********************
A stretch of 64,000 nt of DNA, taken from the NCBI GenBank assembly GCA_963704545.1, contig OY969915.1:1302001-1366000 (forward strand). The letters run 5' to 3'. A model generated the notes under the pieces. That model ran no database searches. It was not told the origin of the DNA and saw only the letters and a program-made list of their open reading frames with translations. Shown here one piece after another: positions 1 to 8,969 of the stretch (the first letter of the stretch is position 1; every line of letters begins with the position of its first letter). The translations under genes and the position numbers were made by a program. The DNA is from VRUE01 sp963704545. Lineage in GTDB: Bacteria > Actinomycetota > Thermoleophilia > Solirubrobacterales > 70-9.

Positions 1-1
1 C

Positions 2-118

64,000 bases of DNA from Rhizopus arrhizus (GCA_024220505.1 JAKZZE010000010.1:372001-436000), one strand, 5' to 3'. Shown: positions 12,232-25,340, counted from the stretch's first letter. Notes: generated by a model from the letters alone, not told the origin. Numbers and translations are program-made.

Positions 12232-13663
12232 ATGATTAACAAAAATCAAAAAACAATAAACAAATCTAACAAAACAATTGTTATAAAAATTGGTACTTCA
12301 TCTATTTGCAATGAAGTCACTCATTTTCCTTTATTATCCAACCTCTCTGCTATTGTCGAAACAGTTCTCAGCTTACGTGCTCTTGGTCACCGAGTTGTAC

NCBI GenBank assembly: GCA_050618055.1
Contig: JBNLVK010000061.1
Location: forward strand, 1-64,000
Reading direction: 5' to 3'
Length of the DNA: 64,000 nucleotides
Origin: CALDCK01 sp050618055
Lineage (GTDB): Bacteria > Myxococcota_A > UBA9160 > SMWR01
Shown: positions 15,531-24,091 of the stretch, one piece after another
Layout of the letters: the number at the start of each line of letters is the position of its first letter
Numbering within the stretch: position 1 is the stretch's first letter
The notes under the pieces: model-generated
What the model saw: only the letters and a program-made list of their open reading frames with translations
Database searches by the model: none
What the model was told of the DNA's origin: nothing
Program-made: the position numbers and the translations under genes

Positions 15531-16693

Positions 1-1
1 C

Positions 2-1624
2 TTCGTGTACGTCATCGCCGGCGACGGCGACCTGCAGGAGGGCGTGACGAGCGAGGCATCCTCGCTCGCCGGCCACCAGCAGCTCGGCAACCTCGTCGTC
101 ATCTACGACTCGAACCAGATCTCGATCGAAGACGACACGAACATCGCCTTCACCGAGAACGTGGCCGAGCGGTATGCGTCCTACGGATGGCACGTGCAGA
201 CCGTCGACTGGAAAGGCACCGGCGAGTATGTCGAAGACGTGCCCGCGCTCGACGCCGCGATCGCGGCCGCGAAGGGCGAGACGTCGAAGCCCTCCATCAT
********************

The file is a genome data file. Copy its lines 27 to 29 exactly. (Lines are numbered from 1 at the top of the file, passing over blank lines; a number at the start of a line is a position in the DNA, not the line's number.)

Positions 2-1624
2 TTCGTGTACGTCATCGCCGGCGACGGCGACCTGCAGGAGGGCGTGACGAGCGAGGCATCCTCGCTCGCCGGCCACCAGCAGCTCGGCAACCTCGTCGTC
101 ATCTACGACTCGAACCAGATCTCGATCGAAGACGACACGAACATCGCCTTCACCGAGAACGTGGCCGAGCGGTATGCGTCCTACGGATGGCACGTGCAGA